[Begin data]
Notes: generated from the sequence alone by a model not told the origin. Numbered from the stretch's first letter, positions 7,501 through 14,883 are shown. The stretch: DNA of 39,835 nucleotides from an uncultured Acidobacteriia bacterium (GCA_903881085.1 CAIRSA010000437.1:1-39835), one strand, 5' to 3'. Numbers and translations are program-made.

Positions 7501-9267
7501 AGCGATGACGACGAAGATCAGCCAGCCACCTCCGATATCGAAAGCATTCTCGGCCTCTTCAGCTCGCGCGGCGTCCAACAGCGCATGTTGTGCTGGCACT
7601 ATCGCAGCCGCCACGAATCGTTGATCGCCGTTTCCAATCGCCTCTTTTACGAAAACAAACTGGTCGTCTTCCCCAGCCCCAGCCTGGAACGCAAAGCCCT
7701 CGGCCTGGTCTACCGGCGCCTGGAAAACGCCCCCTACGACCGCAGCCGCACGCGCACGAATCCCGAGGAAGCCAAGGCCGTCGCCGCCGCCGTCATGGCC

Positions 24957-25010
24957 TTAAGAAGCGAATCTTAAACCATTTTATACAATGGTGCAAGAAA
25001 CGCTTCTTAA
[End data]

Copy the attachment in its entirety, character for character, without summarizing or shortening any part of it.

Notes: generated from the sequence alone by a model not told the origin. Numbered from the stretch's first letter, positions 7,501 through 14,883 are shown. The stretch: DNA of 39,835 nucleotides from an uncultured Acidobacteriia bacterium (GCA_903881085.1 CAIRSA010000437.1:1-39835), one strand, 5' to 3'. Numbers and translations are program-made.

Positions 7501-9267
7501 AGCGATGACGACGAAGATCAGCCAGCCACCTCCGATATCGAAAGCATTCTCGGCCTCTTCAGCTCGCGCGGCGTCCAACAGCGCATGTTGTGCTGGCACT
7601 ATCGCAGCCGCCACGAATCGTTGATCGCCGTTTCCAATCGCCTCTTTTACGAAAACAAACTGGTCGTCTTCCCCAGCCCCAGCCTGGAACGCAAAGCCCT
7701 CGGCCTGGTCTACCGGCGCCTGGAAAACGCCCCCTACGACCGCAGCCGCACGCGCACGAATCCCGAGGAAGCCAAGGCCGTCGCCGCCGCCGTCATGGCC

Positions 24957-25010
24957 TTAAGAAGCGAATCTTAAACCATTTTATACAATGGTGCAAGAAA
25001 CGCTTCTTAA